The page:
Casting on. (Ian couldn't quite believe his eyes that i knew how to knit)

No, i haven't got a Yellow-headed Blackbird in my hand, just about to ring it, i'm casting on my knitting. (Ian couldn't quite believe his eyes that i knew how to knit)

I got the 5-ply wool from Frangipani in Cornwall as they were recommended to me by a regular customer of theirs. They were very pleasant and helpful when i phoned up and the cones of wool arrived in only 2 days.

More nice weather meant we were able to get out birding – Ian was heartily sick of doing work around the house and sorting out the loft…

Found these Corn Buntings in Howbeg.

Found these Corn Buntings in Howbeg.

Ian has still been running 3 times a week, although the cows and sheep have now been turned out onto the golf course so he has to dodge them on his way.

Highland Cow

Highland Cow

We heard that a group of whales had come into Loch Carnan at the north of South Uist and were in danger of beaching. There were fears of a mass stranding. They were watched almost continuously and when we arrived the group had moved further out into the loch. Ian got some digi-scoped shots. It was a pretty amazing sight. The good news is that the group have safely left the loch now and it is thought that they had come in along with a female that subsequently gave birth.

Pilot whales at Lochcarnan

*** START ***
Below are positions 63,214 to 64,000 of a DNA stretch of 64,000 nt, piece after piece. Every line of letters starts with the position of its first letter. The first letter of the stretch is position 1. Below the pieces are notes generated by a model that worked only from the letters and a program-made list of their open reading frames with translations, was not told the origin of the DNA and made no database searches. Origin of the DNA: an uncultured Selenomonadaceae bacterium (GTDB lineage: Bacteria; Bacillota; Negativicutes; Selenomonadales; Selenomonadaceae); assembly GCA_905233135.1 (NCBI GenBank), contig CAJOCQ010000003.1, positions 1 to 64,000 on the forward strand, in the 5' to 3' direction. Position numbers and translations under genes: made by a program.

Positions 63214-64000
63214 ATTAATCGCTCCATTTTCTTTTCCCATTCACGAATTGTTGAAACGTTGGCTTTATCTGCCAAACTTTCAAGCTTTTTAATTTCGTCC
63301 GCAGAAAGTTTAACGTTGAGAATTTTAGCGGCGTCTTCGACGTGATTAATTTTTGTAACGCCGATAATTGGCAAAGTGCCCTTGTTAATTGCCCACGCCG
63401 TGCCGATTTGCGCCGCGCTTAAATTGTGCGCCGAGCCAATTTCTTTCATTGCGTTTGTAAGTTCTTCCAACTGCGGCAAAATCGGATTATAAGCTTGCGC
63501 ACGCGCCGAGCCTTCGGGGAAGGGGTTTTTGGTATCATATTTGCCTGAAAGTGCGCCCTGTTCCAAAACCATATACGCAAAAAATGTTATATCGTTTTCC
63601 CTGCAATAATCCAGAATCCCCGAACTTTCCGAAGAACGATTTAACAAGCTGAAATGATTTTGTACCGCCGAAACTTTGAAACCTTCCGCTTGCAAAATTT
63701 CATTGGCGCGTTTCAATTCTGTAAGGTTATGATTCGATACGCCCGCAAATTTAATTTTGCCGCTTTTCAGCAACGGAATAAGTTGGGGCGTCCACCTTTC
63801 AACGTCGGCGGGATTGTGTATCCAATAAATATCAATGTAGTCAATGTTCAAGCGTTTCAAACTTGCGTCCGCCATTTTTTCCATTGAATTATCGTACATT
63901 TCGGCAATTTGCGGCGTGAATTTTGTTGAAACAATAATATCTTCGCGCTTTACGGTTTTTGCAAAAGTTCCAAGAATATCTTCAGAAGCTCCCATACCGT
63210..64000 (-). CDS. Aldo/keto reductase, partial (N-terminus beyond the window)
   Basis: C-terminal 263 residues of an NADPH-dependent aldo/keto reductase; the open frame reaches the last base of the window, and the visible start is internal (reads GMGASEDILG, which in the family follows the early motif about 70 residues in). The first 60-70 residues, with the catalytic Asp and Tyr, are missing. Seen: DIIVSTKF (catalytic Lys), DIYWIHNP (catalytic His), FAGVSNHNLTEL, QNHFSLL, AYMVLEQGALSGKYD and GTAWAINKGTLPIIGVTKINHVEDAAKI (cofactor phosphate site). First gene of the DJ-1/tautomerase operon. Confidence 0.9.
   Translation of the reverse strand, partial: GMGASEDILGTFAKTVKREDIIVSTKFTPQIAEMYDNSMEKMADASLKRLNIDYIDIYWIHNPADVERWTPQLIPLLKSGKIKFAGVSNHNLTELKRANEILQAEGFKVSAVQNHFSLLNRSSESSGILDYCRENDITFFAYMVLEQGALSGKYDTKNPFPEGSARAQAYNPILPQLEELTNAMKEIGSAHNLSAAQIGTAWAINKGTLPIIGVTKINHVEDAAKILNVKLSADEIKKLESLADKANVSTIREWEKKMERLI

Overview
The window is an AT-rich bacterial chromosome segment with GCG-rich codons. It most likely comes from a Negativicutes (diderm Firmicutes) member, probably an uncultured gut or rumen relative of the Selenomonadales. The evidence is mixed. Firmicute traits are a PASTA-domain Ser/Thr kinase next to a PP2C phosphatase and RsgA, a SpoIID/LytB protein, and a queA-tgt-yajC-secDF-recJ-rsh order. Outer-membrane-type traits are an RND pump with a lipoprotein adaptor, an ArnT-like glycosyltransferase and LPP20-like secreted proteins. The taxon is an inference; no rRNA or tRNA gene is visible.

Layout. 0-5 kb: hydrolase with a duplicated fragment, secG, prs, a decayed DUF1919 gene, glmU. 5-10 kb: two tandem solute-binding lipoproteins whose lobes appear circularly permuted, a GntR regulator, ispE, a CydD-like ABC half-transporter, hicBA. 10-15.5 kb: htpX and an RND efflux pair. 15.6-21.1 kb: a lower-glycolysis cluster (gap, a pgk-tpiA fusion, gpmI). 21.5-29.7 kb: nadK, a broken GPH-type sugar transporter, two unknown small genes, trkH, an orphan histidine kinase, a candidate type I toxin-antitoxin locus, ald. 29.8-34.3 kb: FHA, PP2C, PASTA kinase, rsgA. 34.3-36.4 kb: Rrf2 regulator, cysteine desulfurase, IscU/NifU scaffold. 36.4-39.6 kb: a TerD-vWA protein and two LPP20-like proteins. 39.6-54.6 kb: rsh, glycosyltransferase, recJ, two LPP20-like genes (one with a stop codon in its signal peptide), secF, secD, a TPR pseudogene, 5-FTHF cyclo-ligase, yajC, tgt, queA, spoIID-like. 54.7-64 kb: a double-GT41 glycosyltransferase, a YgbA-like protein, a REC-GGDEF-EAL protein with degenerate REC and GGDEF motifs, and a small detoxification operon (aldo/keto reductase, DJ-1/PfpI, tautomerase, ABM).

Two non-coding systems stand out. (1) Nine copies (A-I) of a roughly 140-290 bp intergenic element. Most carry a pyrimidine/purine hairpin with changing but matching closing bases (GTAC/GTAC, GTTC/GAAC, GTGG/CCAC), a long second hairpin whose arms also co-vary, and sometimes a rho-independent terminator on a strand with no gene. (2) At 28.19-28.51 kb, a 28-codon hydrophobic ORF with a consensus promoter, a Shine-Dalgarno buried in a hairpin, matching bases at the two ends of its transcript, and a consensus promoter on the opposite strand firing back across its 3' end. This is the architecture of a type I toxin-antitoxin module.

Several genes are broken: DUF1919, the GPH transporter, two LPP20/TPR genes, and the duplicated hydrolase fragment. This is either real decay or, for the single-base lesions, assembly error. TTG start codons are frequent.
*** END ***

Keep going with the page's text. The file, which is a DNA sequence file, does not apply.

Pilot whales at Lochcarnan

Lapland Bunting still around on the machair and 4 Snow Buntings on the beach.

The last day of the month, another calm one so the garden nets were open. A surprise Brambling in the ground trap. Went out to re-set the Potter trap after processing the Blackbird that had been in it. Stood up and spotted a bird in the double panel just a few feet away. My first thought was warbler and i stepped towards the net but it struggled and shot out into a bush in next doors garden, i ran in for my bins, shouting to Ian, he’d already seen as he was watching from the window. We had the briefest of glimpses of the bird, and even with the help of Bill from next door (the other side) couldn’t relocate it. Our main thinking was Barred Warbler but it’s going to have to be “the one that got away”.

So, that was October. Good birding, lots passing through, not too much getting in our net but the ground traps and Potter traps have been good. Hopefully we should get some decent weather during November – if we don’t Ian will be the proud possessor of an Eriskay jumper before too long. :)

Moths: the trap was only out 3 times this month. On the 12th we captured 10 Small Wainscot and 8 Large Wainscot. The 16th we only had 1 Angle Shades and a Large Wainscot and last night (the 31st Oct) nothing!